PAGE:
Posted 7 декабря 2022,, 18:03
Published 7 декабря 2022,, 18:03
Modified 24 декабря 2022,, 22:38
Updated 24 декабря 2022,, 22:38
Canada is one of the countries that allows euthanasia. However, even for those who believe that death can be a worthy relief from constant suffering, the scale of the Canadian craze for assisted suicide can be horrifying. More than 10,000 citizens of the country committed suicide in this way last year. This is 3% of all deaths. In a year, the number of euthanasias has increased by a third, and next year, most likely, will become even more, because the authorities intend to allow people to die solely for mental health reasons, writes the Daily Mail.
Recently, the Canadian press published an article about Army veteran and Paralympian Christine Gauthier, who suffers from paralysis of the lower half of her body. In 1989, Gauthier injured her spine in a training accident and has been confined to a wheelchair ever since. Nevertheless, she tries to lead an active lifestyle and at the 2016 Paralympic Games she received a gold medal in canoeing and a silver medal as a member of the sledge hockey team. For several years, the athlete fought to install a ramp in her house. Another round of battles with the authorities ended with a Department of Veterans Affairs official suggesting euthanasia to the Paralympian as an alternative. “I have a letter that says: if you are in such despair, madam, we can offer you a maid and medical assistance for an assisted death”, Gauthier said. According to the athlete, she expressed her concern in a letter to Canadian Prime Minister Justin Trudeau. He called the incident “absolutely unacceptable,” but Gauthier’s case is not unique. According to an Associated Press investigation, a practice that should be seen as a redemption in the worst cases in Canada often becomes the solution to any problems.
Alan Nichols, 61, was hospitalized in 2019 for fear he might be suicidal. He did have a history of depression and several other diseases, but none of them posed a threat to life. At first, Nichols asked his brother to "get him out" as soon as possible, but a month after entering the hospital, he filed a petition for euthanasia. He cited his deafness as the reason, and, surprisingly, the petition was granted.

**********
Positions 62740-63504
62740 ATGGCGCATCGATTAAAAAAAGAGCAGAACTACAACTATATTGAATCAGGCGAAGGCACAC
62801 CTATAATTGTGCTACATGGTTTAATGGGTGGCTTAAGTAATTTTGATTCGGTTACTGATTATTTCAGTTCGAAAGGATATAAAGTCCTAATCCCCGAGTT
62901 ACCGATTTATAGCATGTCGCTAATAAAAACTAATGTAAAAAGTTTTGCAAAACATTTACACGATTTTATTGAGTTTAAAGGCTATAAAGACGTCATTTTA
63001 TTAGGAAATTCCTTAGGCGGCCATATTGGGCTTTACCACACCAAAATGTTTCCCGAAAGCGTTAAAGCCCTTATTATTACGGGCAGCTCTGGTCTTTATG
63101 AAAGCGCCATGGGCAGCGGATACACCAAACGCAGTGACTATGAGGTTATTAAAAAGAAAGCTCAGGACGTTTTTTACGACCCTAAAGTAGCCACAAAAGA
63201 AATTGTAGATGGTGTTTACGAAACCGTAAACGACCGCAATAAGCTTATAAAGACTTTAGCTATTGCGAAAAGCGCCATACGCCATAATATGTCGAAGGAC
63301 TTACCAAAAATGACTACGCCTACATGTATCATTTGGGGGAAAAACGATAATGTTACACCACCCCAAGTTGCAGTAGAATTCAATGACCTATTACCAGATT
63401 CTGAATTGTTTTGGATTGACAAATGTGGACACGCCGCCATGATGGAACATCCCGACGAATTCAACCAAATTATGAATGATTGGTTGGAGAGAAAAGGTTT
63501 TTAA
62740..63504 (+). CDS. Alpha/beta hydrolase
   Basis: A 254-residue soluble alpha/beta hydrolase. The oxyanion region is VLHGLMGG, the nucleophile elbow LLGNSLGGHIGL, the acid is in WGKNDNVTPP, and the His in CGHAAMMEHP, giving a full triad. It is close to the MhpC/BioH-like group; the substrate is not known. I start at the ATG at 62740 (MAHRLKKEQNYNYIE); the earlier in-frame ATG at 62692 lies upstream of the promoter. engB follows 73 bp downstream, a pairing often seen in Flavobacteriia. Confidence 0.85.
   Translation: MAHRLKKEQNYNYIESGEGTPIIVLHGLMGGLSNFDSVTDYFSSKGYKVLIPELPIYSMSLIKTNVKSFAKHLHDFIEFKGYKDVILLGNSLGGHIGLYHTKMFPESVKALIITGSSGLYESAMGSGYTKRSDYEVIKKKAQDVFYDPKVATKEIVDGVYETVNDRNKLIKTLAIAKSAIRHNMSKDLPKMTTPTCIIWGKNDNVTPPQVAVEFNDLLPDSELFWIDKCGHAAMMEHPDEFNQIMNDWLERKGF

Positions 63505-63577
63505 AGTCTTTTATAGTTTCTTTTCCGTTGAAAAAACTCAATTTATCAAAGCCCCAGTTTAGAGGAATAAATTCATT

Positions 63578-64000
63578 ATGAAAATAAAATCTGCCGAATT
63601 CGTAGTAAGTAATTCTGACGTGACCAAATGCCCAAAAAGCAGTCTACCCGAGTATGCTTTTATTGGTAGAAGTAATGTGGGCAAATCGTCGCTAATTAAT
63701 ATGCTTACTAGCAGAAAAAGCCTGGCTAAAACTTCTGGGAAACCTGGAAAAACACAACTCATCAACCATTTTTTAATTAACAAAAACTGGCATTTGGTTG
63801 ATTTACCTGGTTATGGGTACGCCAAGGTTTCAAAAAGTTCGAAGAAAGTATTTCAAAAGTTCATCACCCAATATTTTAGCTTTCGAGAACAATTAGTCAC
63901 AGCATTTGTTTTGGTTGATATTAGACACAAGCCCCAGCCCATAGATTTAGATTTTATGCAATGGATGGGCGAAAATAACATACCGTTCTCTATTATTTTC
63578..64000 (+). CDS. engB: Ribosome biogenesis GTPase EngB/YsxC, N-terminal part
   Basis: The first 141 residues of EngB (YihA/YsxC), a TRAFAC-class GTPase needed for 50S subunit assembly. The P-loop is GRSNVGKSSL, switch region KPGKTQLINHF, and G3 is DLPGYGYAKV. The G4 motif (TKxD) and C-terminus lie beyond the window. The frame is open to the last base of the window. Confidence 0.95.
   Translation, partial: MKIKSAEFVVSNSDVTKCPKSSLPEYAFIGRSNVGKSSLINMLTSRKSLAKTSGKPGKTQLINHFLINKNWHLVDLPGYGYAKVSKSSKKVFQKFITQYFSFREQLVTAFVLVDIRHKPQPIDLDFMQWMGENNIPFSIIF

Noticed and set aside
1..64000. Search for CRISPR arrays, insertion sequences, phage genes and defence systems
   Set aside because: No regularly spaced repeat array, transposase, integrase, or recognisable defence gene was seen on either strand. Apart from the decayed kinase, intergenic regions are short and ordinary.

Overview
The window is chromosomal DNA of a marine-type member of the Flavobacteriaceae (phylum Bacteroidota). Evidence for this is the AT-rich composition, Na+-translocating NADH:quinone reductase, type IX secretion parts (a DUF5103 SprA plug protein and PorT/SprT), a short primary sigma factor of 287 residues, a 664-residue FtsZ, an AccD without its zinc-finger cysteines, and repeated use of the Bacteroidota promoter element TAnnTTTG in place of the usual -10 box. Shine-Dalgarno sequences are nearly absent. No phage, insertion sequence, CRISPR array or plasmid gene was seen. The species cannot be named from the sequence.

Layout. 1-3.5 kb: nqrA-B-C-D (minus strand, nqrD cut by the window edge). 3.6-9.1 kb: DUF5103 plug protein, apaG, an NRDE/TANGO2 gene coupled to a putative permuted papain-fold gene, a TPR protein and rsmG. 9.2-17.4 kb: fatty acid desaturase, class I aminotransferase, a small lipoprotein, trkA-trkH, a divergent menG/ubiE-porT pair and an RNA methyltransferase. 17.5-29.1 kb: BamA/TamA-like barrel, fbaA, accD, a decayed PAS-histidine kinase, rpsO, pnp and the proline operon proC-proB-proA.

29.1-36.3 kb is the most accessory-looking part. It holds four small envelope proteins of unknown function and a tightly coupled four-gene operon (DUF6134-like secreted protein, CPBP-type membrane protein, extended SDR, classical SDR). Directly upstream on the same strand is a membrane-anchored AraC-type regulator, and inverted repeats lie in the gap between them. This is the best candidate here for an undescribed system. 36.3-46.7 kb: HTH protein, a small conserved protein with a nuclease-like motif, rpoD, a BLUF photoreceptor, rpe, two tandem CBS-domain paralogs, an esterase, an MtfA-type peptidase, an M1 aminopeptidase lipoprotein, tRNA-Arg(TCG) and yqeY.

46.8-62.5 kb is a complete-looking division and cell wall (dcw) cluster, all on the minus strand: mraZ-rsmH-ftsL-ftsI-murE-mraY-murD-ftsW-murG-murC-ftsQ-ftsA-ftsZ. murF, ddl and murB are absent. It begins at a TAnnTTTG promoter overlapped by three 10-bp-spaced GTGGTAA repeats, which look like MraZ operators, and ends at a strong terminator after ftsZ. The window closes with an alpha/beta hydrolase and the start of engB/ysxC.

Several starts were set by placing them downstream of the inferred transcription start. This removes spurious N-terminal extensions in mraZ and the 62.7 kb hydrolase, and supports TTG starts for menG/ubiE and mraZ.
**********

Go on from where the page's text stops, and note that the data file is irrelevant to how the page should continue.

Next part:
Rod McNeil, 71, was admitted to the hospital after he fell and was euthanized a month later. Its cause was named end-stage COPD. However, the autopsy did not reveal the disease. Before performing an assisted suicide, the doctors did not even request the patient's medical record from his doctor.
Robert Foley, a patient with a degenerative brain disorder, secretly recorded his conversations with doctors at the hospital where he was being treated. In one conversation, the director of ethics informs Foley that he will cost over $1,500 a day in the hospital and asks if he is interested in assisted suicide. When the patient remarked that he himself did not raise this topic, he was told that the staff were allowed to ask such questions.
Medical professionals and Canadian Health Service officials say they are deeply concerned about treating death as a cure for anything. The purpose of medicine is to prolong life, not to shorten it, and offering help with suicide in cases that can be solved in another way is a direct violation of the Hippocratic Oath. The grounds for euthanasia in Canada can even be diabetes or homelessness. And soon there will be a legislative obligation to consider suicide as a treatment for mental health. That is, a psychiatrist may suggest that a severely depressed person die. It is easy to imagine that many patients would be enthusiastic about such an outcome. The country's authorities are also considering extending euthanasia to "mature" minors - that is, teenagers under the age of 18.
Doctors and human rights activists say Canada's euthanasia laws are especially dangerous for people with disabilities. There is evidence that some people with disabilities ask for death and receive it simply because they cannot pay medical bills. Experts call Canada's euthanasia law a real existential threat to people with disabilities, comparable to the policies of Nazi Germany in the 1930s. Indeed, medically assisted death may seem like a good option to solve the problem of lack of funds in the case when, for example, you need to set up a nursing home for an infirm relative. The same goes for staff at Canadian hospitals and nursing homes, who are reportedly already putting pressure on critically ill patients and their families to help ease the strain on the system.
Death is indeed cheaper. A 2017 Canadian study found that medically assisted dying could cut the country's healthcare costs by as much as $137 million a year.